Wireless network sharing is one business model that would allow operators to reduce their service costs, enabling them to provide more wireless broadband coverage in rural areas. The emergence of spectrum available for sharing, specifically within the Citizens Broadband Radio Service (CBRS) band, removes one of the major hurdles for network sharing in the U.S. — the patchwork of spectrum holdings across wireless networks, says rural communications lender CoBank in a new report.
“CBRS band spectrum is nationwide and accessible to all operators,” said CoBank Communications Economist Jeff Johnston. “It appears that all national wireless operators will acquire some licensed CBRS spectrum, so eventually all phones in their portfolios will support the CBRS band. This is critically important for network sharing.”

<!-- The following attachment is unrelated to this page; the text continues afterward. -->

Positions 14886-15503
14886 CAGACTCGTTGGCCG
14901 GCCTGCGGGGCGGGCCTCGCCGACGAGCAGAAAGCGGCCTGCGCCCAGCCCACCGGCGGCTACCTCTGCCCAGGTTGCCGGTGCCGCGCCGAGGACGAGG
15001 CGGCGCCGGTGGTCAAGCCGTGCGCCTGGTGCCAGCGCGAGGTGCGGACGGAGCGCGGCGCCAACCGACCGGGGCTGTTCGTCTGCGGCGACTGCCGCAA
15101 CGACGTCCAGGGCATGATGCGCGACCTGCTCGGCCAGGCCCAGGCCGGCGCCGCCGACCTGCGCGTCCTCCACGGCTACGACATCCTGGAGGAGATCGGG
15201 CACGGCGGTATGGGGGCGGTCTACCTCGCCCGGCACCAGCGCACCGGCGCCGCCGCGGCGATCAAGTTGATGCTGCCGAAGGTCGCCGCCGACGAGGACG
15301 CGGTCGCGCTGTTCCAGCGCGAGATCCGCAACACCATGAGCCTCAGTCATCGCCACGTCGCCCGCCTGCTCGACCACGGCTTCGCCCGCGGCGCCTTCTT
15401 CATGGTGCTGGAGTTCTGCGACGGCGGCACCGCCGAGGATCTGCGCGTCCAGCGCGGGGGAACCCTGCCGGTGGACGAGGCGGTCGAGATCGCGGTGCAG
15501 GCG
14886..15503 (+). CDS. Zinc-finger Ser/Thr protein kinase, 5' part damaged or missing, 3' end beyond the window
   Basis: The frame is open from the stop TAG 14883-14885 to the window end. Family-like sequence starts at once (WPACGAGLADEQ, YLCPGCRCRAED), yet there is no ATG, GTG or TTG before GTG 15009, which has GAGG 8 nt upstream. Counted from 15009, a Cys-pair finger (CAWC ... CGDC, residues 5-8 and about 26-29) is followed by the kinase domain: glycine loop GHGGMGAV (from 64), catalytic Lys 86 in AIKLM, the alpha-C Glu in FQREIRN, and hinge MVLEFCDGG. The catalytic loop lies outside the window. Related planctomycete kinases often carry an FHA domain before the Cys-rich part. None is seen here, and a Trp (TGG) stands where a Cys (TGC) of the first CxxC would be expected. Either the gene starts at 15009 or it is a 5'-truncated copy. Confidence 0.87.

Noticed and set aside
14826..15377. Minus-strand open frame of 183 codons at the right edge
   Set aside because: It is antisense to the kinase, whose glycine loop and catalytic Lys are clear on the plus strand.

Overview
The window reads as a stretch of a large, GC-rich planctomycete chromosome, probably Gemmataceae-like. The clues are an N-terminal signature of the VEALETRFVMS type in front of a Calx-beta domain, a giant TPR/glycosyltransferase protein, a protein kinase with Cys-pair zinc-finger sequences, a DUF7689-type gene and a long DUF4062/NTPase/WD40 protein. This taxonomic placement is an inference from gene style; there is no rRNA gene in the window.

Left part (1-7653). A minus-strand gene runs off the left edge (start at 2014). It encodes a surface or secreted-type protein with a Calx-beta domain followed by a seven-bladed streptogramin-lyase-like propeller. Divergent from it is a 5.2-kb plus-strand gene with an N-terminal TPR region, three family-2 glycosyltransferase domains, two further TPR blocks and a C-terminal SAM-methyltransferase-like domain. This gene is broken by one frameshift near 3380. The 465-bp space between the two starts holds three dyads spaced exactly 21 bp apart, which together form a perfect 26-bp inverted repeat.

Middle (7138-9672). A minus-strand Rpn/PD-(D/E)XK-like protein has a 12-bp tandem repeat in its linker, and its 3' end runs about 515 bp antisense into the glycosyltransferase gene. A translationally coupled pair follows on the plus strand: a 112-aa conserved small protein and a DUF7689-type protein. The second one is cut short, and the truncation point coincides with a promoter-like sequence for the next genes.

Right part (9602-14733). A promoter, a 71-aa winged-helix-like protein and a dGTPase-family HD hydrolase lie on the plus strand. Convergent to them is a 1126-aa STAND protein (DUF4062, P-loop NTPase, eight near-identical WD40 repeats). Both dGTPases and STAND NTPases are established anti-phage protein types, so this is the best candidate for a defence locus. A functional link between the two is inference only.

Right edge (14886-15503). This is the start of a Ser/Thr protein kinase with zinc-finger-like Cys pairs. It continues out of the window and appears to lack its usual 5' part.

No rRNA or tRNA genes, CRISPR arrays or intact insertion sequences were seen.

Network sharing is a way for national wireless operators to reduce their network cost structure in rural areas. These cost savings would enable operators to expand coverage to rural markets they would have otherwise avoided. However, the approach does present challenges.
“First, large tower owners usually don’t allow network sharing because less equipment on a tower means less revenue for operators,” said CoBank Communications Economist Jeff Johnston. “Second, network operators are fiercely competitive and getting independent-minded operators to agree on network configurations will be a challenge.”
Johnston points to a few key factors that could motivate operators to engage in this type of network sharing. Perhaps most important is the influence from investors focused on corporate social responsibility.
“More investors are adopting responsible principles, specifically environmental, social, and governance investing and are seeking out companies that employ these principles. Leading a creative solution to help bridge the digital divide while reducing costs could be a prudent strategy for operators that’s also viewed favorably by regulators.”
Watch a video synopsis and read the report, “Network Sharing Could be the Creative Way to Bridge the Digital Divide.”